The aim of this workshop is to introduce clinicians to the theoretical foundations and skills underlying Radically Open-Dialectical Behaviour Therapy (RO DBT) for disorders of over-control (Lynch, 2018). Self-control, the ability to inhibit competing urges, impulses, or behaviours is highly valued by most societies. However, excessive self-control has been linked to social isolation, aloof interpersonal functioning, maladaptive perfectionism, constricted emotional expressions, and difficult-to-treat mental health problems, such as anorexia nervosa, obsessive-compulsive personality disorder and refractory depression.
While resting on many of the core principles of standard DBT, the therapeutic strategies in RO-DBT are quite different. For example, RO-DBT contends that emotional loneliness represents the core problem for over-control, not emotion dysregulation. The biosocial theory for over-control posits that heightened threat sensitivity and diminished reward sensitivity transact with early family experiences emphasizing “mistakes as intolerable” and “self-control as imperative” to result in an over-controlled coping style that limits opportunities to learn new skills and exploit positive social reinforcers. A novel thesis linking the communicative functions of emotional expression to the formation of close social bonds will be introduced, as well as new skills emphasizing receptivity, self-enquiry and flexible responding. New approaches designed to activate a neurobiological-based social-safety system, signal cooperation, and encourage genuine self-disclosure will be introduced using slides, handouts, video clips, and role plays.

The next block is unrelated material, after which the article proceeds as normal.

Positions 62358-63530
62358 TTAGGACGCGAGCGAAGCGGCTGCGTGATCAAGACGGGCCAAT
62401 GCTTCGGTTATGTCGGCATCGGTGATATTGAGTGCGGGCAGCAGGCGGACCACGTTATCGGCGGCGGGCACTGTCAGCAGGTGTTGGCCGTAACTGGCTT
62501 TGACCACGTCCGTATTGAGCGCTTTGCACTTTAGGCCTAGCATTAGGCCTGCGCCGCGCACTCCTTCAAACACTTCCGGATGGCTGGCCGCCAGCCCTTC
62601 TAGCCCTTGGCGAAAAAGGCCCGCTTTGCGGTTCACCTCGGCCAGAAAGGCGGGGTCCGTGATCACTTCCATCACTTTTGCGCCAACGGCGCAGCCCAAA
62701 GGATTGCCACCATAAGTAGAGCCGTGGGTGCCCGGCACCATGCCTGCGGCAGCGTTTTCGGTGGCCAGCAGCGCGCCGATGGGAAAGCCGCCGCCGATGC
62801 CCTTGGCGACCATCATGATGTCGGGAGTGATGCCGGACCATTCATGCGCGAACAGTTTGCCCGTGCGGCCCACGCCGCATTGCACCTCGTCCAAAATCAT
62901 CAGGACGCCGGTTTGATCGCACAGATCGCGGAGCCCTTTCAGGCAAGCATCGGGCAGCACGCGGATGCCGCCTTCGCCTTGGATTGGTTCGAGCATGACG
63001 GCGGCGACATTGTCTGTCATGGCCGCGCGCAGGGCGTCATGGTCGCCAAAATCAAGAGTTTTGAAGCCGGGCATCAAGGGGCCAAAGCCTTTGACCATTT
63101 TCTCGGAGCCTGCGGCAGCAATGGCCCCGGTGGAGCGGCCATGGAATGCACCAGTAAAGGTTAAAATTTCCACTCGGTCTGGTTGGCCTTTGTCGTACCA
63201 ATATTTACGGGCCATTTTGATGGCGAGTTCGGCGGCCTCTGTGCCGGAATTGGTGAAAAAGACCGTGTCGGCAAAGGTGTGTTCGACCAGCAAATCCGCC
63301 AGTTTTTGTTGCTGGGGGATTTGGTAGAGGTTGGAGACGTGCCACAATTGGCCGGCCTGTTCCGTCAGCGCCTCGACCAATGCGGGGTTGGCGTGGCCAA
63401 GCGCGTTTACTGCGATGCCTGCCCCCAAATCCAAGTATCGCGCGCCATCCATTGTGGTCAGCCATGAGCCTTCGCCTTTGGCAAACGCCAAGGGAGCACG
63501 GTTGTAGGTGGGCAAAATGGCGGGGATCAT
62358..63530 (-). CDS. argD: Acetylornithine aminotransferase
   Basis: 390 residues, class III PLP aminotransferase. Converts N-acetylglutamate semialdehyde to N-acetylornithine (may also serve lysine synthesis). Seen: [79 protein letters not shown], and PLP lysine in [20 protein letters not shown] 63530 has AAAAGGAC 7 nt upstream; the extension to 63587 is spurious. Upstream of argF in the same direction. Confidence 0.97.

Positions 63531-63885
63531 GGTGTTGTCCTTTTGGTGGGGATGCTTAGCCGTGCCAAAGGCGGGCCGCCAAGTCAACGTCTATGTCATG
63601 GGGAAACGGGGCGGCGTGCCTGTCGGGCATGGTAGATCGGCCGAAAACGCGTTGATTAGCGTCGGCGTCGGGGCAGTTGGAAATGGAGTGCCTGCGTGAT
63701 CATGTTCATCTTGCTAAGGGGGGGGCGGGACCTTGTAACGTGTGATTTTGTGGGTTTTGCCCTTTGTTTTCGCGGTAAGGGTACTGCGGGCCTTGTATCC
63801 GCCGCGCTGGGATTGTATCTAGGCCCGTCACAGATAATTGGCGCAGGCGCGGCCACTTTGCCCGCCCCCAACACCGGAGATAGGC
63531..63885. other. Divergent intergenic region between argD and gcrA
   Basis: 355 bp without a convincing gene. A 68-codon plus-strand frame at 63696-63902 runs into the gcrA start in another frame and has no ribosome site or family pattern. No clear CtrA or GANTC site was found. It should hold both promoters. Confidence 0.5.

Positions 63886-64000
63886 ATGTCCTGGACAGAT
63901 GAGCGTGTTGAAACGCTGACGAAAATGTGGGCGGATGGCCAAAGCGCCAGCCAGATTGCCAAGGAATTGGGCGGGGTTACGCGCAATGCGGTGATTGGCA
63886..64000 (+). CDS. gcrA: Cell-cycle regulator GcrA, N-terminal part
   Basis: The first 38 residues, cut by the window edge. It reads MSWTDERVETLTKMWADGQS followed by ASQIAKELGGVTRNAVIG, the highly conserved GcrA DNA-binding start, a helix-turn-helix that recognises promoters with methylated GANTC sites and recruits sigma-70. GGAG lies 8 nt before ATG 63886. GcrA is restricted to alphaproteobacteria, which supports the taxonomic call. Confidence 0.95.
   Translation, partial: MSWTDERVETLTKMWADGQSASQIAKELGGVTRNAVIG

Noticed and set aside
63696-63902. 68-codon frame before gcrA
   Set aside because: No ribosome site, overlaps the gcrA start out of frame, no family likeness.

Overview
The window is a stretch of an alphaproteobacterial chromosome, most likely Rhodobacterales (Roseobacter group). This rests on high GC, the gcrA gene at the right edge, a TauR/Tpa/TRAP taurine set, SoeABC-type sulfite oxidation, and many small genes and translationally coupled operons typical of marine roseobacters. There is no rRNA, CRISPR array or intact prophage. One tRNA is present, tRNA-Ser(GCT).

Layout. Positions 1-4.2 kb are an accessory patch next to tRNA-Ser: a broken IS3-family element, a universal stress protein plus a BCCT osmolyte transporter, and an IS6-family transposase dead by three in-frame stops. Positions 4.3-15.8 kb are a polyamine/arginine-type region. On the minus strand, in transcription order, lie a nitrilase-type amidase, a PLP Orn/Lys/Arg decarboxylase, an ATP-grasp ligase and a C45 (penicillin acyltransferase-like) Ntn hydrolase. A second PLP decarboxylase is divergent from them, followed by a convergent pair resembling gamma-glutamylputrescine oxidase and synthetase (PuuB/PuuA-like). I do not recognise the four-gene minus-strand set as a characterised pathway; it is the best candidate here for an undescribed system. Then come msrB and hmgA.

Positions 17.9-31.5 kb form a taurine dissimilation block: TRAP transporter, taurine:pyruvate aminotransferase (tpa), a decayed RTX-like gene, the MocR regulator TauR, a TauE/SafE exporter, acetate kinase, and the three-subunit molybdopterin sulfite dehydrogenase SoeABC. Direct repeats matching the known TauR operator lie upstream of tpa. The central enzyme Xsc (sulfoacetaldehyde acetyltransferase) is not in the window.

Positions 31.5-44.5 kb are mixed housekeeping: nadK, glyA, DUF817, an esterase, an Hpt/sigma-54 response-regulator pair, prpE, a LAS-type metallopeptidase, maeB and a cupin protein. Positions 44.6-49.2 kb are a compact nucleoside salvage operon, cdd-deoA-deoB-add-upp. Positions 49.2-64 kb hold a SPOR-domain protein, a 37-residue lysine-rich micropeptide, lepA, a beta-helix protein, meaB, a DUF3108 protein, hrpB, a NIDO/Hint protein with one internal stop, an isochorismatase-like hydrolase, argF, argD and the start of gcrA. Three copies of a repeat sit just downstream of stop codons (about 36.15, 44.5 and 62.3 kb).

This event will cover:

  • Explain a new biosocial theory for Over-Control
  • Describe the RO-DBT treatment structure
  • Describe new RO-DBT treatment strategies designed to enhance willingness for self-inquiry and flexible responding
  • Describe the RO-DBT treatment hierarchy
  • Describe a novel treatment mechanism positing open expression = trust = social connectedness
  • List examples of strategies designed to improve pro-social cooperative signalling via activation of the parasympathetic nervous


  • Dr Sophie Rushbrook (Consultant Clinical Psychologist) — Head of the Intensive Psychological Therapy Service in Dorset

Categories: Capability 9 - Delivering holistic and collaborative assessment and care planning, Capability 10 - Delivering compassionate care, support and treatment
Disciplines: Allied Health, Lived Experience Workforce, Medical, Nursing
Levels: Intermediate
Lifespans: Youth, Adult

Wednesday 17 April 2024
09:00 to 17:00
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Carlton 3053

Specific location and venue confirmed by provider upon registration.

Clinicians employed in Victorian public mental health services: $200.00
Other health professionals: $295.00

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Provided by The Victorian Centre of Excellence in Eating Disorders (CEED)
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